Annals of Applied Biology (2002) 141, 259-266

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M. Swanson, H. Barker and S.A. MacFarlane (2002)
Rapid vascular movement of tobraviruses does not require coat protein: evidence from mutated and wild-type viruses
Annals of Applied Biology 141 (3), 259-266
Abstract: Early studies of the tobravirus Tobacco rattle virus (TRV) described two types of virus isolate with apparently different disease characteristics. M-type isolates, which contain both viral genomic RNAs and form virus particles, could be passaged by mechanical inoculation and produced rapid but shortlived systemic symptoms. In contrast, NM-type isolates, which contain only RNA1 and do not form virus particles, were difficultto passage by mechanical inoculation and were veryslow to produce systemic symptoms. From the early observations on such isolates made in the 1960s, it has become accepted that M isolates with encapsidated TRV particles move rapidly through the vascular system whereas NM isolates containing only unencapsidated TRV RNA1 move only slowly via plasmodesmata from cell to cell and take many weeks to reach the upper parts of plants. However, we show that NM isolates of TRV and another tobravirus Pea early-browning virus (PEBV) move into systemic tissue of N. benthamiana and N. clevelandii by 6 days post inoculation, suggesting that this rapid movement occurs via the vasculature. The systemic movement of TRV and PEBV mutants lacking functional coat protein that have been modified to express the green fluorescent protein were examined by confocal microscopy. This confirmed that the tobraviruses do not require the CP for long distance movement via the phloem, a property that is shared with only a small group of plant viruses.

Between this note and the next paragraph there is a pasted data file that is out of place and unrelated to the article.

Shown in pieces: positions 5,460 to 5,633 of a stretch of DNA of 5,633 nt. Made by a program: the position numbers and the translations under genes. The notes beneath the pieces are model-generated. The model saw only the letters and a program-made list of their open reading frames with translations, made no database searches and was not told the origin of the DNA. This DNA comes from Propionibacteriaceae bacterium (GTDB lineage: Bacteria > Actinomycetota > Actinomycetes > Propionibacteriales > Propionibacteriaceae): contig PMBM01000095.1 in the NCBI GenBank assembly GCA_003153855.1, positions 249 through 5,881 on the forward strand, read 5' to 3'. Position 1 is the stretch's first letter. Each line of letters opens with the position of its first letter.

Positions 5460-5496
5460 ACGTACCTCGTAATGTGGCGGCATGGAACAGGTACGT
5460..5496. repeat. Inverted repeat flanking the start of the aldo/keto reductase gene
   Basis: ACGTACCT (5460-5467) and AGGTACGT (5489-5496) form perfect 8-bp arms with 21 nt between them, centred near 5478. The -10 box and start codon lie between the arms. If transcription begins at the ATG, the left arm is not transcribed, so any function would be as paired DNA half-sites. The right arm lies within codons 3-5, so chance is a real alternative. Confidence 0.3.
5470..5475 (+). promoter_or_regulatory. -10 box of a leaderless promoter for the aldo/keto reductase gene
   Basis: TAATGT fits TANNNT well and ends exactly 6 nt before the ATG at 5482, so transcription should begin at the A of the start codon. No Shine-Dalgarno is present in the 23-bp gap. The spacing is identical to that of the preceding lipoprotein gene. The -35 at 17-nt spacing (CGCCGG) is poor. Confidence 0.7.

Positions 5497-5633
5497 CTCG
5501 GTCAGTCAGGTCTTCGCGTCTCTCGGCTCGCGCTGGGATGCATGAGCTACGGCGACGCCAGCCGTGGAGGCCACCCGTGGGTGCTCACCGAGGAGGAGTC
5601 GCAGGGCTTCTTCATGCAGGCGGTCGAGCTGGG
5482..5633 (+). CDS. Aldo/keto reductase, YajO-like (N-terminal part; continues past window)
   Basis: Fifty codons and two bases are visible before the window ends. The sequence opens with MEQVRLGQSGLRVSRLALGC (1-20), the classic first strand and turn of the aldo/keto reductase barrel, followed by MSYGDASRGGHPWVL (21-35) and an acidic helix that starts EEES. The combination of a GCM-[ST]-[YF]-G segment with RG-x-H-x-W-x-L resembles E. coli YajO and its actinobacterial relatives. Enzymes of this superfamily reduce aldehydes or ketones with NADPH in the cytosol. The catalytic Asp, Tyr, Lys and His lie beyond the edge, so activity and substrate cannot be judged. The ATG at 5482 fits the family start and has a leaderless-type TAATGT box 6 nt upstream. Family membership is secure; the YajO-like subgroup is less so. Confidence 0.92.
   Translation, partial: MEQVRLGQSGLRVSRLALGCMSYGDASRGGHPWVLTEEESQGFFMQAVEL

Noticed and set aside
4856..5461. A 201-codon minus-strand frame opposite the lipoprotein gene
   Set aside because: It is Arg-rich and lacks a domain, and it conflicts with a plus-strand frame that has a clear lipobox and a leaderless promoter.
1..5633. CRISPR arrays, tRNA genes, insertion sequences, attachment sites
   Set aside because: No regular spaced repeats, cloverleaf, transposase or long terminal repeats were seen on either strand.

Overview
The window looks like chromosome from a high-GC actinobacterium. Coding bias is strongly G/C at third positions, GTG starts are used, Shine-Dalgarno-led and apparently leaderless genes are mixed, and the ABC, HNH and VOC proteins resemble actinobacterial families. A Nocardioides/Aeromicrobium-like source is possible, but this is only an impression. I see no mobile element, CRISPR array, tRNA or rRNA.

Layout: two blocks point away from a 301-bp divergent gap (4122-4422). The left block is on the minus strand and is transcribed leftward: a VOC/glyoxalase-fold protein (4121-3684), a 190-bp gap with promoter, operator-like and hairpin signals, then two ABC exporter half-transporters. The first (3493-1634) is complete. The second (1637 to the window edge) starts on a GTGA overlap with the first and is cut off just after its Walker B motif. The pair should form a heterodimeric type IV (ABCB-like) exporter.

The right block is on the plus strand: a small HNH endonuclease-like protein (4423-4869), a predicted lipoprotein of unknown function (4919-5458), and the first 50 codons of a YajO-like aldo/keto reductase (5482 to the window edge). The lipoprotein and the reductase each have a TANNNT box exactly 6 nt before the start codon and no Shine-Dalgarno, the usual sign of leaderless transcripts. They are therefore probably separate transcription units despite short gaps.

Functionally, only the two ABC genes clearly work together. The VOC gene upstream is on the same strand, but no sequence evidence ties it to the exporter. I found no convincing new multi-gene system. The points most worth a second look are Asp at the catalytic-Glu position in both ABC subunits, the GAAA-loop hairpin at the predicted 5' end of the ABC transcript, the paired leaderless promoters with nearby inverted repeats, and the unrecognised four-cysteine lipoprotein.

(The abstract is excluded from the Creative Commons licence and has been copied with permission by the publisher.)
Link to article at publishers website
Database assignments for author(s): Hugh Barker

Research topic(s) for pests/diseases/weeds:
general biology - morphology - evolution


Pest and/or beneficial records:

Beneficial Pest/Disease/Weed Crop/Product Country Quarant.


Pea early-browning virus
Tobacco rattle virus